Your kitten's diet from four to 12 months
At this stage in their development, your kitten's energy needs will be reducing gradually, although they still need much more than an adult cat. During this period, adult teeth replace your cat's milk teeth and their digestive system matures, so they're now able to crunch, chew and eat solid foods more easily.
However, a cat's digestive system still only accounts for 3% of their bodyweight—compared to 11% of a human's—which means it can be quick to become aggravated from a new food or stress. Your kitten's food and feeding at this time should be consistent: the same food, in the same place, in a peaceful and stress-free environment.
Over this period your kitten is at the peak of its weight gain, increasing in size by 3.5 oz a week at the age of four to five months. It's important to monitor their weight closely so they don't increase in size too rapidly and risk becoming obese. You can help prevent this by making sure you only give them the recommended portion of kibble or wet food each day.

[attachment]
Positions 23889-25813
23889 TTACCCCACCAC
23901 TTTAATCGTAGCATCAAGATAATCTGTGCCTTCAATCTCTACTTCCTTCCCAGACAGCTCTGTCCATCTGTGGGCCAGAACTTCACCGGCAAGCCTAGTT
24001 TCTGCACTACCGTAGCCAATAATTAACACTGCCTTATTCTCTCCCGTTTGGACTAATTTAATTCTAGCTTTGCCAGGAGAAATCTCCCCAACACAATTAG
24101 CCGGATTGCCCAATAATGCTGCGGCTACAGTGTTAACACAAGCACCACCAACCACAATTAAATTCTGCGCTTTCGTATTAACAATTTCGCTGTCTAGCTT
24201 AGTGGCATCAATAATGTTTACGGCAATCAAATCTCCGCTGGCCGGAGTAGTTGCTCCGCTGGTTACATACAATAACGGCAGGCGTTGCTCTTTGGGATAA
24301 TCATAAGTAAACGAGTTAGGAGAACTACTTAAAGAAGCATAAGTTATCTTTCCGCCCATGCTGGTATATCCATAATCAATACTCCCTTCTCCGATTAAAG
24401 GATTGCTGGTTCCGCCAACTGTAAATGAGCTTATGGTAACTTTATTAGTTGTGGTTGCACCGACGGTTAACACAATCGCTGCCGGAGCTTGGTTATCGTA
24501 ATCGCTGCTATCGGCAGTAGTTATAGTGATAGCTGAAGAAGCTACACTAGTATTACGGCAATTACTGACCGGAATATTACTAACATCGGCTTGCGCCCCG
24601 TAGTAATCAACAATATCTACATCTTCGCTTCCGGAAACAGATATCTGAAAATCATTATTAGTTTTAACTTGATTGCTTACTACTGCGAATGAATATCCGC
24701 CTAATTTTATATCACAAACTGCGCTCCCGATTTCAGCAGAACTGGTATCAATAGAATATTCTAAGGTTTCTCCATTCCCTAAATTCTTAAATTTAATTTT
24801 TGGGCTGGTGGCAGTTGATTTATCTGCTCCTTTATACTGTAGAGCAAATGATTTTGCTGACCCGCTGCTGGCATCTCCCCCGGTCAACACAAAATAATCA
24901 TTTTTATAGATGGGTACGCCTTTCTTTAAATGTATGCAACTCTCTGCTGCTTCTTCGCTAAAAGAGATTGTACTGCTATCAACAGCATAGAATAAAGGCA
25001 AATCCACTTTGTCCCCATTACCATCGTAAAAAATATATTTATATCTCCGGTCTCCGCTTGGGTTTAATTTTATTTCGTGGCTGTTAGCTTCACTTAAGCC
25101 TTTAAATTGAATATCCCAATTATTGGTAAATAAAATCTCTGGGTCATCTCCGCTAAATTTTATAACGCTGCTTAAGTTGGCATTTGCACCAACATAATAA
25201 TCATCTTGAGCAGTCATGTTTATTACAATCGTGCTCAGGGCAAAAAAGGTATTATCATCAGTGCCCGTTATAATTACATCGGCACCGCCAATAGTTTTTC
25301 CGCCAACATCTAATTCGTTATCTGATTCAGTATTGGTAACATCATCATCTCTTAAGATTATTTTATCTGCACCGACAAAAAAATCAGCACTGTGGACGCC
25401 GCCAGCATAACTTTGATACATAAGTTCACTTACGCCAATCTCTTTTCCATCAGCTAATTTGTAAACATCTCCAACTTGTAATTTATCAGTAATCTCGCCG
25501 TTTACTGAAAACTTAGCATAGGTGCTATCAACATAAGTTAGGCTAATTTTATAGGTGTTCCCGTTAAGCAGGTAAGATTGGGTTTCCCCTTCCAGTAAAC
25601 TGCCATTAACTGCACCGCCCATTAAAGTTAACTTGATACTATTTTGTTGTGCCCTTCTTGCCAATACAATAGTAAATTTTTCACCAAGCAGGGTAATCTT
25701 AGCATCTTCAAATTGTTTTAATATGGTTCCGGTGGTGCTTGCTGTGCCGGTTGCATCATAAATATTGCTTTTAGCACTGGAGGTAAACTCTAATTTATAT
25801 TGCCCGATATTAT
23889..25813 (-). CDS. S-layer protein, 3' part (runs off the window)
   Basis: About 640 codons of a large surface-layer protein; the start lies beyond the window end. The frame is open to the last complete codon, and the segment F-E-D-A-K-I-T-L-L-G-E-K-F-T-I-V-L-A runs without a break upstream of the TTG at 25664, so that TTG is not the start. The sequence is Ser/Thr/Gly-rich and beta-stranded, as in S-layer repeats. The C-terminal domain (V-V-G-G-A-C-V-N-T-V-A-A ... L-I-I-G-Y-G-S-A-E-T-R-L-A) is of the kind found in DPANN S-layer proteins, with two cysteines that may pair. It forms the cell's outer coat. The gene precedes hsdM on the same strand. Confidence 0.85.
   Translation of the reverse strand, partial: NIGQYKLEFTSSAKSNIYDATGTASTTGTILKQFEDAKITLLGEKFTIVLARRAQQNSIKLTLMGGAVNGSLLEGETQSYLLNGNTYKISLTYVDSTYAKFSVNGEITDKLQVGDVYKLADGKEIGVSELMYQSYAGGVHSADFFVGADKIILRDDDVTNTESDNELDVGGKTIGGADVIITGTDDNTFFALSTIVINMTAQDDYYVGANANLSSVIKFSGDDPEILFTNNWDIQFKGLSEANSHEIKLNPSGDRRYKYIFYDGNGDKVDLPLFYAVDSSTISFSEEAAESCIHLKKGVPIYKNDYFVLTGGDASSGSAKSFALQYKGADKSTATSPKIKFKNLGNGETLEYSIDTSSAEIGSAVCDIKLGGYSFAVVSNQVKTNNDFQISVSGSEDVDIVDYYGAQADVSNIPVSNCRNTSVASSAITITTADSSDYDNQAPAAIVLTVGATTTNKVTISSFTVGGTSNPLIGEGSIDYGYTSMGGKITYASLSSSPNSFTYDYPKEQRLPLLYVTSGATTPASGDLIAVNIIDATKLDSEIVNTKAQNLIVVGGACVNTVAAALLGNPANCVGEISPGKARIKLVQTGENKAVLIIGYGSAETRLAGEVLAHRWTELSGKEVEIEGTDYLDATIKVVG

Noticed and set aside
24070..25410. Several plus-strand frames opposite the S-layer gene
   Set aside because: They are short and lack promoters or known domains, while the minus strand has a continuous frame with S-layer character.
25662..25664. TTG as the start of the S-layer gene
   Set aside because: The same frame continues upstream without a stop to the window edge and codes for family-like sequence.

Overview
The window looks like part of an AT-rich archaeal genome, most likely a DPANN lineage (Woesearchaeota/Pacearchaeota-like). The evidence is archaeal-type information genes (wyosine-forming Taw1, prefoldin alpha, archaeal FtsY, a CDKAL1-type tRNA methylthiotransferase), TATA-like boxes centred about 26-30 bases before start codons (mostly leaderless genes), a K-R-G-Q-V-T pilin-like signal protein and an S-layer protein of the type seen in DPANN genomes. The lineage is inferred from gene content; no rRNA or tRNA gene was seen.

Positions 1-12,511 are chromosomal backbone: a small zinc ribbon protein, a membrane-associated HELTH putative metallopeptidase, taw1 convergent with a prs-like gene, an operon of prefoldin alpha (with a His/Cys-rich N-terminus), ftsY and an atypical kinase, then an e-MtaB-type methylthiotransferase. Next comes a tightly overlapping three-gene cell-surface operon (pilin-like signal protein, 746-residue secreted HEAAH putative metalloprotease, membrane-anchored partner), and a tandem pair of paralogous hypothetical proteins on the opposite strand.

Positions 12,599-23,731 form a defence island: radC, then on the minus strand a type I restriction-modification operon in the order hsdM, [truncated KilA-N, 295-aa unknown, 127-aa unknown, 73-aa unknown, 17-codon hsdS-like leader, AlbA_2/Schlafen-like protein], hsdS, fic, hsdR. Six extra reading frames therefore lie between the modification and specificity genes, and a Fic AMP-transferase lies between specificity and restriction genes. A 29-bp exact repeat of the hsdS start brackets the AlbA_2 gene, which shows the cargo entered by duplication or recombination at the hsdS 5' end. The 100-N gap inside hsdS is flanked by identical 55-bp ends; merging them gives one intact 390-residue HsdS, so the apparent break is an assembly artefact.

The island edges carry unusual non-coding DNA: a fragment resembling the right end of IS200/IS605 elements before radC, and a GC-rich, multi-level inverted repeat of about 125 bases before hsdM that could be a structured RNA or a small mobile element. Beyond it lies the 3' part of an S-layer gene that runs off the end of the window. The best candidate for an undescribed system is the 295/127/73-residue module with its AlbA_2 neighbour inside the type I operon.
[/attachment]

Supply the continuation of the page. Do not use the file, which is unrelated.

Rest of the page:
Your cat and their diet from one year onward
As a fully matured adult, your cat now has very different nutritional needs from their early days. Their energy requirements are much lower, and several other factors should be considered: their lifestyle, such as whether they're an indoor or outdoor cat, their breed, gender, and whether they are neutered or not.
Every cat still has nutritional needs which must come from their diet. This includes the essential amino acid, taurine, which is only available from animal sources, and vitamin A and D which continue to support your cat's health.
Your cat's nutritional needs will change significantly over its lifetime, but if you're ever unsure of the best feed for them, ask your vet who'll be happy to help.